Spain Snapshots: The Medieval City of Mondoñedo along the Camino de Santiago del Norte

Leaving Lourenzá at just past 7am, we’d have a two hour hike before reaching Mondoñedo, where we’d agreed to meet Iván, Claude and Sandrine for breakfast. While we’d stop and feed our bodies whenever we felt hunger pains or a bit of weakness, this day was different – we’d need to double our intake of toast and coffee for a three-hour hike straight upwards into Gontán.

Not only was this the day we had to climb a mountain, but also the day we couldn’t lose MC. Hayley and I both cried silent tears to ourselves from pain, from frustration, from just needing to let out what our emotions were trying to say. It was a long day, and a pivotal one during the trek, where I nearly broke the promise I made to myself to walk every goddamned step to Santiago by checking bus schedules.

As we descended the lush valley into the small city of Mondoñedo around 9am, I took a misstep and felt a weird pain creep up my left calf. Remembering my years as a gymnast, it felt like tendonitis. I grasped at it in pain, trying to sooth the sore area by walking on on my heels and pulling out my mobile to check bus times out of the city.

Mondoñedo is one of the original capitals of the Galician kingdom and a city with more than 900 years of history. Its most famous landmark is its cathedral and rectory, known as a catedral arodillada for its squat spires. It was breathtaking and the backdrop for a lively market that morning under a soaring sun.

Climbing straight out of the city, we turned around to glimpse the village as the sun began to burn off the mist that had become synonyous with our mornings along the Camino. Thankfully, leaving Mondoñedo was quicker than savoring the entrance to it.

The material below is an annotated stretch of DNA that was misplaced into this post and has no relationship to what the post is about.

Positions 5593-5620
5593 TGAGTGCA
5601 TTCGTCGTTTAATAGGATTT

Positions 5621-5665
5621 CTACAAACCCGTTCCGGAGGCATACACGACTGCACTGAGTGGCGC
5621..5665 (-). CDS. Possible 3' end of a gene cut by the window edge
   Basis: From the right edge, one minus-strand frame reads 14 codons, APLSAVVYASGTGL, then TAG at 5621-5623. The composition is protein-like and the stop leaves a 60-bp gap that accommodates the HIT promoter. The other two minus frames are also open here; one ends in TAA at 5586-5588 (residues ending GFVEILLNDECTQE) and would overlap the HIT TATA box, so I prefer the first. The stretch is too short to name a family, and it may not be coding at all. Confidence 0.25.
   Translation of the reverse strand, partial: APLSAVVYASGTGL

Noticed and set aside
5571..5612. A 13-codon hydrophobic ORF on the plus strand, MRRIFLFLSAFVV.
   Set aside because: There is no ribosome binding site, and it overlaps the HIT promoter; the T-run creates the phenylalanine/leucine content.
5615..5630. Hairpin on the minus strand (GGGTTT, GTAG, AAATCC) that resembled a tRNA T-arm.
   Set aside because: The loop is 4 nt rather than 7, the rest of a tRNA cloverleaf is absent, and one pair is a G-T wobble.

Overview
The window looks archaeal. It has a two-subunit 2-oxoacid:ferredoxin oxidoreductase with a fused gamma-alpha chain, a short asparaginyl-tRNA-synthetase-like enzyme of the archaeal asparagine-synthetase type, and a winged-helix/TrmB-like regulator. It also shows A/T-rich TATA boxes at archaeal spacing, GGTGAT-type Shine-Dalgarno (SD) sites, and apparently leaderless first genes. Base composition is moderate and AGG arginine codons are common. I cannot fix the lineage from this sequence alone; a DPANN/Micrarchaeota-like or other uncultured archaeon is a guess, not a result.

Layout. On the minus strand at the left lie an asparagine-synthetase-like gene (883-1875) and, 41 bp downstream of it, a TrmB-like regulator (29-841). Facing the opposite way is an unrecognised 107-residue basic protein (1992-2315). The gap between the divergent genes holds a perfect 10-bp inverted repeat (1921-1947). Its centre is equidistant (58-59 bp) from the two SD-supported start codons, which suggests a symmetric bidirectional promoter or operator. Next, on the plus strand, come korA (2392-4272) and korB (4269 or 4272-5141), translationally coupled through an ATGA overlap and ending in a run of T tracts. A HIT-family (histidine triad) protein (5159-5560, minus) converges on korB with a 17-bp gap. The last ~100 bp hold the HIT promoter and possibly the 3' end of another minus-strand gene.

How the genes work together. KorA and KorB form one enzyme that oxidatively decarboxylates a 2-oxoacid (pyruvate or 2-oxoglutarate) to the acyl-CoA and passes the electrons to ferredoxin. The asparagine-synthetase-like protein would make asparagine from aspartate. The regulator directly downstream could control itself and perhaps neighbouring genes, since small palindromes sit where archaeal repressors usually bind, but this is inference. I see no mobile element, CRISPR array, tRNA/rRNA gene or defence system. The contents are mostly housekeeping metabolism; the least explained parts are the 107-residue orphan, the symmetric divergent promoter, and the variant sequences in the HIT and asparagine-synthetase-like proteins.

In the nearly six months it’s been since we reached Santiago on foot, but the quick stop in Mondoñedo has stayed with me, both for the views and the valley, as well as the day I decided to grit my teeth and prove to myself that I could handle an uphill climb, both mentally and psychically. 

Have you been to the Lugo province? 

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About Cat Gaa

As a beef-loving Chicago girl living among pigs, bullfighters, and a whole lotta canis, Cat Gaa writes about expat life in Seville, Spain. When not cavorting with adorable Spanish grandpas or struggling with Spanish prepositions, she wrangles babies at an English Language Academy and freelances with other publications, like Rough Guides and The Spain Scoop.

Comments

  1. Caitlyn says:

    Looks stunning! I haven’t been to Galicia before – I really need to explore more of the north – but it’s definitely on the list. Though when I get there I probably won’t be approaching by foot :)
    Caitlyn recently posted..The Bunker Man of AlbaniaMy Profile

  2. Corinne says:

    Such a gorgeous place…I love Galicia. Don’t plan on hiking the trail, though…good for you!
    Corinne recently posted..Rafflesia – Stinky Flower and One Cool Bloom!My Profile

    • Cat Gaa says: